black-and-white wintry scene showing students in coats exiting and entering the library.

Parks Library at Iowa State University, undated. (University Photographs, box 258).

 

Today is December 21, Winter Solstice, and currently we do not have any snow on the ground. According to today’s forecast, we are expecting a wintry mix, so stay warm & travel safe everyone!


Spotlight on the Presidents’ Papers – Adonijah Welch

President Adonijah Welch, undated (University Photographs, RS 2/1/A).

In light of the debut of Special Collections & University Archives (SCUA) “Ask Adonijah” piece in the Iowa State Daily earlier this month, I thought I’d put a spotlight on Iowa State University’s first president, Adonijah Welch, and his papers. Here are earlier SCUA blog posts written about him or his collection:

CyPix: Iowa State’s First President, Adonijah Welch

Now online: President Welch’s address to first graduating class

For the Morrill Act’s 150th Anniversary: Now Online – Papers of Iowa State’s First President, Adonijah Welch

Welch’s papers document his life at the university and the university’s early history.

Here’s a fun, undated clipping found in the Adonijah Welch Papers that suggests his method of arranging the trees on campus were from scattering potatoes around and planting a tree where a potato fell:

Clipping from the Sunday Register, undated (RS 2/1, box 1, folder 1).

Whether or not that story is a tall tale, we will likely never know.  Nevertheless, it is an entertaining story and there are surely more treasures and hidden facts to discover in the Adonijah Welch papers; just stop by Special Collections and University Archives to see for yourself!

 


The Butter Cow Lady Comes to Ames

As the year comes to a close, it is not unusual to reflect upon the events of the past year and give thanks for the gifts that were received. This can be important for archivists to do as well. In fact, many archives, including this one, rely heavily upon the generosity of our donors. At Iowa State, faculty offer their teaching and research files, campus units transfer administrative records, and others donate cherished materials from when they or their loved ones were students at Iowa State.

I have met and worked with many people this past year and as I think about those experiences, there are several memories that come immediately to mind. One that stands out for me was actually initiated over a year ago when I received a phone call from the son of Norma “Duffy” Lyon. For those readers not familiar with that name, you would probably recognize her if I referred to her as the Butter-Cow Lady. For decades, Norma’s butter sculptures were the star attractions of the Iowa State Fair.

Norma Lyon sculpting a butter cow

This picture shows Norma “Duffy” Lyon sculpting the 1998 Iowa State Fair butter cow. (Norma Lyon papers, RS 21/7/280, unprocessed)

Norma passed away in 2011 and, after several years of contemplating what to do with the materials she left behind, the family made the difficult decision to donate them to the archives at Iowa State University. I met with the family last year to gather items belonging to Norma and learned about the woman whose materials were being given to our care. As I reviewed the donation, her son and his wife shared memories of Norma and related stories of Norma’s youth that they had heard over the years. Then, this past summer, the family donated additional materials. The collection is not a large one, but it does include a wide variety of items such as original artwork, sketchpads, photographs, clippings, and ephemera.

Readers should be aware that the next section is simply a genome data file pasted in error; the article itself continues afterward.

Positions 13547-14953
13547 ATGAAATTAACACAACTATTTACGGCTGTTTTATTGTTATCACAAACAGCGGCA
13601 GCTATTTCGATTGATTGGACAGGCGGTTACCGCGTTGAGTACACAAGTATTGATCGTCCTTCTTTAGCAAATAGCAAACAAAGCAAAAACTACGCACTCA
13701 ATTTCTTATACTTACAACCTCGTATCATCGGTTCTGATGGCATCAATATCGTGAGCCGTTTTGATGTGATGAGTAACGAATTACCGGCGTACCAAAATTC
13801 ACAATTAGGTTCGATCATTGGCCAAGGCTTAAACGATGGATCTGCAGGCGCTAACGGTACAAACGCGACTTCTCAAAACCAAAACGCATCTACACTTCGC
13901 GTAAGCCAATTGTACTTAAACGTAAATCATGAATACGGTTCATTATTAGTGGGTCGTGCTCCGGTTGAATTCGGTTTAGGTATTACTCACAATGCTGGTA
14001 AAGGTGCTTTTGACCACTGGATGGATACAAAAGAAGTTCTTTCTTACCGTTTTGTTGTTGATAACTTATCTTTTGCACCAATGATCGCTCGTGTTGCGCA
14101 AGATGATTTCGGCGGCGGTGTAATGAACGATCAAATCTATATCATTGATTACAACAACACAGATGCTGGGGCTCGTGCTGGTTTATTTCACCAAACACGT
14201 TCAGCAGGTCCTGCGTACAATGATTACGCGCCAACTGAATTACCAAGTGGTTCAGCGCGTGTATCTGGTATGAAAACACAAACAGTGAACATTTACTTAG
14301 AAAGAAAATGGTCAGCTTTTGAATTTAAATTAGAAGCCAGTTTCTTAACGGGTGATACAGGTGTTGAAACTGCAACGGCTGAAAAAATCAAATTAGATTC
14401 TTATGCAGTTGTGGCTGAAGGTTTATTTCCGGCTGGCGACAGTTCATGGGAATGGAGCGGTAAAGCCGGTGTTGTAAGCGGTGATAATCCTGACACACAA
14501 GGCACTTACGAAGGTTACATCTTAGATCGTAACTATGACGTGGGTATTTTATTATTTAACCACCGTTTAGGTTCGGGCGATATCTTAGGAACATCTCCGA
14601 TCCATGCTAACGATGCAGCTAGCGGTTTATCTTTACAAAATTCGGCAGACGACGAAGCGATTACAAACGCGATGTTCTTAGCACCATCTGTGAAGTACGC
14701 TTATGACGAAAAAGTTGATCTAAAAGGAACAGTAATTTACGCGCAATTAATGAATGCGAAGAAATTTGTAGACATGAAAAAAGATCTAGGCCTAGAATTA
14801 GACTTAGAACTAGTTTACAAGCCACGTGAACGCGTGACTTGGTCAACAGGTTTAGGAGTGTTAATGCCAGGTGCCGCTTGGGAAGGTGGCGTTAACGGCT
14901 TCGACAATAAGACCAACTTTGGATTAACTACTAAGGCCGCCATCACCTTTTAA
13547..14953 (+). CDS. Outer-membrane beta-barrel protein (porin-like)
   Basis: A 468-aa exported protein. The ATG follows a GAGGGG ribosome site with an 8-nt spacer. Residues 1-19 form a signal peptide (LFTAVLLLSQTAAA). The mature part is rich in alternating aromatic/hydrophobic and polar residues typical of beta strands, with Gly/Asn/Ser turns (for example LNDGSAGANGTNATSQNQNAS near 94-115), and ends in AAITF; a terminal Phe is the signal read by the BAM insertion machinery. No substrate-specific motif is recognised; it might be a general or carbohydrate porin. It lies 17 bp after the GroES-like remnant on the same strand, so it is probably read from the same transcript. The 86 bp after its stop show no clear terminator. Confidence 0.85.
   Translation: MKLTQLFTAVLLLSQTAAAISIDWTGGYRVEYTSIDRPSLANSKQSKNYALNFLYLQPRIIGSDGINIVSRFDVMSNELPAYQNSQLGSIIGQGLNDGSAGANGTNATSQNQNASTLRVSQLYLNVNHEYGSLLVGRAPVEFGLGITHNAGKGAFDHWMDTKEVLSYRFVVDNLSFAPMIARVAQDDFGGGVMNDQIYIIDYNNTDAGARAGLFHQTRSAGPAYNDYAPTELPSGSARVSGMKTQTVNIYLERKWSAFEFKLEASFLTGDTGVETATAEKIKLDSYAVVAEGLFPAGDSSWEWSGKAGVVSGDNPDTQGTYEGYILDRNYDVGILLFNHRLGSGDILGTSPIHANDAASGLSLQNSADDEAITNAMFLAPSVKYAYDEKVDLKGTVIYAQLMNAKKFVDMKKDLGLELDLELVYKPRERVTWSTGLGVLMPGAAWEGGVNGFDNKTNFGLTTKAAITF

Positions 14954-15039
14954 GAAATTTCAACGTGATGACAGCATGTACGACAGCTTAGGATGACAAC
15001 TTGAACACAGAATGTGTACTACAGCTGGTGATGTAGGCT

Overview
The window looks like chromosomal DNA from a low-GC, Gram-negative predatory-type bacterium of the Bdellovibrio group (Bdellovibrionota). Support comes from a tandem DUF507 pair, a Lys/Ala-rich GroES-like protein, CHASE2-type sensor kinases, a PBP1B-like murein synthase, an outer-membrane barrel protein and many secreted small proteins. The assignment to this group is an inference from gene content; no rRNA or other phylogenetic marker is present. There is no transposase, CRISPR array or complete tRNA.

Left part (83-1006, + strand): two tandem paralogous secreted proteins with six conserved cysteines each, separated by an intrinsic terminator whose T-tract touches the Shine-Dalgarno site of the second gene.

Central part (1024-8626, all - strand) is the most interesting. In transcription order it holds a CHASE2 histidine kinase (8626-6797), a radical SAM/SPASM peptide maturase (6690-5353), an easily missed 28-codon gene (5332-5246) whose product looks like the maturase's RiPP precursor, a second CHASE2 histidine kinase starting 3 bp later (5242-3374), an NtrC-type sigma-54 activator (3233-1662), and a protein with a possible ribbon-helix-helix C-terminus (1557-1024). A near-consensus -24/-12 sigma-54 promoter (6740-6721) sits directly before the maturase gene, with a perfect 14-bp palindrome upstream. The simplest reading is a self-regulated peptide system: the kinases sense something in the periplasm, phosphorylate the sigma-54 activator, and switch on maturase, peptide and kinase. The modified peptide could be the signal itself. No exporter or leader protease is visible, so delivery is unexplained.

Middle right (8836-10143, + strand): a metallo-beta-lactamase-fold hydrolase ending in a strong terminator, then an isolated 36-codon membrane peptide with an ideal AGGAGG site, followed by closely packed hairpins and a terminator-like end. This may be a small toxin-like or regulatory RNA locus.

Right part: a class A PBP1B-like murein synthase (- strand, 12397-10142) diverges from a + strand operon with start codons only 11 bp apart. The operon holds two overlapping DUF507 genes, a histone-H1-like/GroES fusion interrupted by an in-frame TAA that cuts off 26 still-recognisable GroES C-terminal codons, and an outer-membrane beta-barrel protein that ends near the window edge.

Norma showing a horse

Norma Stong as a college student showing a horse during the late 1940s. (Norma Lyon papers, RS 21/7/280, unprocessed)

One of the more interesting items donated was a binder of photographs. These photographs showed the entire process that Norma used to create the 1998 Iowa State Fair butter cow. Another wonderful piece in the collection is a book containing college ephemera from Norma’s time as a student at Iowa State. I discovered that she graduated in 1950 with a degree in animal science (one of the first women to receive that degree from ISU) and had a love of art. As a student she took classes from Iowa State’s sculptor-in-residence, Christian Petersen. After graduation, Norma was able to combine those two passions and do something wonderful with them. The collection is not yet open to researchers, but during the coming year it will be processed and prepared for people to view.

One of the great joys of this profession is to be able to share unique collections like Norma’s with the public. The staff here in Special Collections and University Archives takes a lot of pride in our work, but the work that we do would be impossible without the support of our donors. If you are curious about materials you have and whether they are appropriate for the archives, feel free to contact us. We would love to hear from you.